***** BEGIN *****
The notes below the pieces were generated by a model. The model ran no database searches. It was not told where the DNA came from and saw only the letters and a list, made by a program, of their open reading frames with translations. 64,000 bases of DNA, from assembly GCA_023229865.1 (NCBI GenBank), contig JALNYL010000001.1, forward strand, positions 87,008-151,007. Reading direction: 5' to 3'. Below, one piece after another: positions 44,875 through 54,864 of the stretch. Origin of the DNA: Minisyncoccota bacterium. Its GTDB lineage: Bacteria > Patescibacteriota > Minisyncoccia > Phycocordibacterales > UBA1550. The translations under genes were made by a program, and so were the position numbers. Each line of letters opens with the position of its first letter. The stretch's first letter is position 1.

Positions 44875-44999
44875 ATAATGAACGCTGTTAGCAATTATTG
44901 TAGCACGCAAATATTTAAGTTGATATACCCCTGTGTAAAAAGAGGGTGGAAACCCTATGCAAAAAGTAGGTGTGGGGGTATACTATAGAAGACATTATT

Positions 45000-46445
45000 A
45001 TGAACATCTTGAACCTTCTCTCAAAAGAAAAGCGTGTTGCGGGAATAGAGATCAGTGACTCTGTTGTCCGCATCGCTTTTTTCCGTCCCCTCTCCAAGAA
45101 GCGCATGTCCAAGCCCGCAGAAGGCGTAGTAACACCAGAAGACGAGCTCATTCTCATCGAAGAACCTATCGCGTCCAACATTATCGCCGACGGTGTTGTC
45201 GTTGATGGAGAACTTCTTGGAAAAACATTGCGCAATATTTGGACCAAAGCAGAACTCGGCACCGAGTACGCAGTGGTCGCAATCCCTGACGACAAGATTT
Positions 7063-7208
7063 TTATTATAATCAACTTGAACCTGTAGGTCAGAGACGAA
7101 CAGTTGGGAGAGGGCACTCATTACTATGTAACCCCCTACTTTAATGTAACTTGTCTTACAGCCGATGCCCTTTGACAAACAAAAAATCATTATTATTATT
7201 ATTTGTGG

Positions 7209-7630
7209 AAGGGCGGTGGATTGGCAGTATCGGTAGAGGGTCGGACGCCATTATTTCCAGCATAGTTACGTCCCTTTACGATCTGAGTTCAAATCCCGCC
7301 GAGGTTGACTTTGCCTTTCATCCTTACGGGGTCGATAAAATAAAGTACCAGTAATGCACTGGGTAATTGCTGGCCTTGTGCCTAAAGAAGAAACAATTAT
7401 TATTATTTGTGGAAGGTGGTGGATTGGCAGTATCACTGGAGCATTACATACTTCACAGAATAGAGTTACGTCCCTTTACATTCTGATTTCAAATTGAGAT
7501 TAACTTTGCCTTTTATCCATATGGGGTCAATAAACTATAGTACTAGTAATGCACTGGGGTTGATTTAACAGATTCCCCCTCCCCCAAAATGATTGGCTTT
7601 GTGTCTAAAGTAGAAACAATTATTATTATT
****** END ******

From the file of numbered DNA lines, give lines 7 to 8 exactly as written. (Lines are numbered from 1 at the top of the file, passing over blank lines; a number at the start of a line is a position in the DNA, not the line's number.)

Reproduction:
45001 TGAACATCTTGAACCTTCTCTCAAAAGAAAAGCGTGTTGCGGGAATAGAGATCAGTGACTCTGTTGTCCGCATCGCTTTTTTCCGTCCCCTCTCCAAGAA
45101 GCGCATGTCCAAGCCCGCAGAAGGCGTAGTAACACCAGAAGACGAGCTCATTCTCATCGAAGAACCTATCGCGTCCAACATTATCGCCGACGGTGTTGTC